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IPOH, May 28 — The proposed National Media Council must remain free from government interference and stay independent, regardless of any change of government, said panellists at the Hawana 2023 media forum today.
Speaking at the forum, titled Survival of Traditional Media in the Digital Era, Jakarta Post editor-in-chief Taufiqurrahman, Malaysian Advertisers Association senior adviser Mohammad Kadri Talib, REV Media chief operating officer Nicholas Sagau and Mindshare Group chief executive officer Sheila Shanmugam supported the formation of a media council in Malaysia.
Using the Indonesian press council as an example, Taufiqurrahman said the body has been instrumental in keeping the country’s media independent and free from government interference.
He said the nine-member press council handles any libel or slander complaints from the public, and provides training and education to journalists and media outlets, among others.
“It’s a way to self-regulate ourselves without having political interference from the government or from businesses,” he said.
He also said members of the media council in Malaysia should be elected and not appointed by the government.
On the establishment of the media council in Malaysia, other panellists said there were certain issues that must be addressed first, such as its scope, objective and agenda.
“Do we want to create guidance or impose rules?” said Sheila. “What do we need to address and what are the dependencies? Dependencies on which body? Is it about regulation? Is it about content creation? Is it about talent?”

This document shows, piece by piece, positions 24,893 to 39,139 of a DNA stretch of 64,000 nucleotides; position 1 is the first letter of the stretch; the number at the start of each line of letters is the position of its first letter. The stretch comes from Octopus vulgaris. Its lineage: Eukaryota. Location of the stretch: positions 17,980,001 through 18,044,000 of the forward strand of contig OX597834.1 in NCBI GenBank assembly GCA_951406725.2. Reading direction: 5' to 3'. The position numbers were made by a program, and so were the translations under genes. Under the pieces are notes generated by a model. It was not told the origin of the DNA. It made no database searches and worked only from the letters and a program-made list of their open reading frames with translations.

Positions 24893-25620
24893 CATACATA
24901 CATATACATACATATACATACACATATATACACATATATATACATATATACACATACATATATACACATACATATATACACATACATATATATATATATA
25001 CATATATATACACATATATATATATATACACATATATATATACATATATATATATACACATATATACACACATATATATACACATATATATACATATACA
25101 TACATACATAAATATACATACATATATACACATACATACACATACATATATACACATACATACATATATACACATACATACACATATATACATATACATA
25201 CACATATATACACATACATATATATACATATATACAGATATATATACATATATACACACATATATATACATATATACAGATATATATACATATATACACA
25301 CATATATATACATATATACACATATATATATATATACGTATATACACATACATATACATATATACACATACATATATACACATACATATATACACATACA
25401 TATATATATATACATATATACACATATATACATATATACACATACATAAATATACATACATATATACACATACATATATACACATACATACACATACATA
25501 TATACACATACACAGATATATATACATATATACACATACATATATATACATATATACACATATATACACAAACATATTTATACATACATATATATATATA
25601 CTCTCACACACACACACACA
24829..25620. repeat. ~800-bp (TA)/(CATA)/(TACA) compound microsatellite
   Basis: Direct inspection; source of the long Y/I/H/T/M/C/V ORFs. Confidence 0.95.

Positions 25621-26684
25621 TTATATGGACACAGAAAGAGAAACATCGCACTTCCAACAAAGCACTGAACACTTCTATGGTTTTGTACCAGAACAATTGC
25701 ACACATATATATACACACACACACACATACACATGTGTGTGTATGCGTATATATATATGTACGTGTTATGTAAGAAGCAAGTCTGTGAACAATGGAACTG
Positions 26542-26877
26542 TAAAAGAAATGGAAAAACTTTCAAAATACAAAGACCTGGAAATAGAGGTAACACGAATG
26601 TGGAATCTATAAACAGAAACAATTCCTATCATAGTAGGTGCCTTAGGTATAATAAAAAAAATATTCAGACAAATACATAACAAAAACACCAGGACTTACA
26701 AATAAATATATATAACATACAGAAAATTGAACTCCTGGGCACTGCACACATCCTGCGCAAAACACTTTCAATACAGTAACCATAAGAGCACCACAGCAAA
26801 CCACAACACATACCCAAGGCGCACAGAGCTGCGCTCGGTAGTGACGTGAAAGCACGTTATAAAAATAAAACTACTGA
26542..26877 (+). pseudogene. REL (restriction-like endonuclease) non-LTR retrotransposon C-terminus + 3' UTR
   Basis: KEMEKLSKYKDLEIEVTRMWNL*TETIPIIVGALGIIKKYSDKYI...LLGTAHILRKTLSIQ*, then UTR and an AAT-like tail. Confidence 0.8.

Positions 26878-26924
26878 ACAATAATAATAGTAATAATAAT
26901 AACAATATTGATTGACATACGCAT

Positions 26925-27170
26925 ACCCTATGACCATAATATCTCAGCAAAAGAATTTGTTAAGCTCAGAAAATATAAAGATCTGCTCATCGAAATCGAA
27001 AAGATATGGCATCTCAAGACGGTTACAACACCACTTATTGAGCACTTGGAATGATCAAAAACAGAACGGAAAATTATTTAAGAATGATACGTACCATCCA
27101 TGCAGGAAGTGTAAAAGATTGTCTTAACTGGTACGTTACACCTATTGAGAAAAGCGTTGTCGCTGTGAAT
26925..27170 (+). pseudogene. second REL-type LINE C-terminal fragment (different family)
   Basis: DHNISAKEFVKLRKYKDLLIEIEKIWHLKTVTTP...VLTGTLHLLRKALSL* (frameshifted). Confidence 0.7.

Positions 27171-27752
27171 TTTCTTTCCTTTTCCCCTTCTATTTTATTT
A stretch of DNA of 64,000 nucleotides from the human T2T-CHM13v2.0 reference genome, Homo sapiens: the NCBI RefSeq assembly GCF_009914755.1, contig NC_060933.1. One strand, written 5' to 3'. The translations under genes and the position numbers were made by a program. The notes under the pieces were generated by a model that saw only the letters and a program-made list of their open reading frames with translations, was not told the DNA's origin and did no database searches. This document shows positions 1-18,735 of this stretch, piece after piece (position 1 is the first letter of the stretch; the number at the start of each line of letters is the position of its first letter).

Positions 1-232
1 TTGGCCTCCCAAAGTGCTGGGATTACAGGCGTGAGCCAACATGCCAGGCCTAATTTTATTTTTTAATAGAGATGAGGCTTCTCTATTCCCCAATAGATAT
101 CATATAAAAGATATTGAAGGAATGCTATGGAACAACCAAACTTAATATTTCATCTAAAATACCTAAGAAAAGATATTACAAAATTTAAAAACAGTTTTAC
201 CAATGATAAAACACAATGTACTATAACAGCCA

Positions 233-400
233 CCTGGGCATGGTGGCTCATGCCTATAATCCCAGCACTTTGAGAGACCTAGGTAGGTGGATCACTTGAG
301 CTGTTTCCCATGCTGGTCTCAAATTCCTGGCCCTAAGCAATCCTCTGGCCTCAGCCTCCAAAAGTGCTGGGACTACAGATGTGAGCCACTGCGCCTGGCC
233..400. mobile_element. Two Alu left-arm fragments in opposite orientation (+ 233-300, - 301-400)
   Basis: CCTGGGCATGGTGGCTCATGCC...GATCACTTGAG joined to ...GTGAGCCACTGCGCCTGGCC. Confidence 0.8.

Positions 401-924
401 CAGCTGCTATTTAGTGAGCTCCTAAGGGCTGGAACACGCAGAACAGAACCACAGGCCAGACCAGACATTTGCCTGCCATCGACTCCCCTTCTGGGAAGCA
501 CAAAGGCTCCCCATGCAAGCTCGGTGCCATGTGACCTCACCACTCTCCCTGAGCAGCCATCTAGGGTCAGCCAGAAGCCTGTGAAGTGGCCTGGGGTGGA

She said determining these details would help get the right members into the right seats.
While the panellists agreed the proposed media council should remain as independent as possible, there is still a place for the government in media affairs. The panellists discussed whether governments should follow Australia, Indonesia and Taiwan’s example in requiring Big Tech to pay news organisations for using their content on their platforms.
Taufiqurrahman said Indonesia was currently drafting a law requiring social media platforms to enter into business deals with news organisations.
“I think this is the only way we have for us to sort of have a sustainable future to have a level playing field,” he said. “Otherwise, it’s going to be a very cutthroat competition; it’s a free-for-all and if you’re small, you don’t stand a chance.”
However, not all agreed this type of intervention would work.
“I think it’s very hard to level the playing field within the market. Even as much as we transform ourselves, Meta (Facebook’s parent company) and Google will always be there to compete,” said Nicholas.
He said there were several models of income-sharing for news organisations and Big Tech, including working with the social media platforms, or having Big Tech pay a tax to governments, which will be distributed to news organisations.
The media forum, co-organised by the Malaysian National News Agency (Bernama) and the Institute of Broadcasting and Information Tun Abd Razak, was attended by journalists and academics from Singapore, Vietnam, Indonesia, the Philippines, China, Japan and Kuwait.
Hawana is celebrated every year on May 29 since 2018 to honour journalists in Malaysia. — Bernama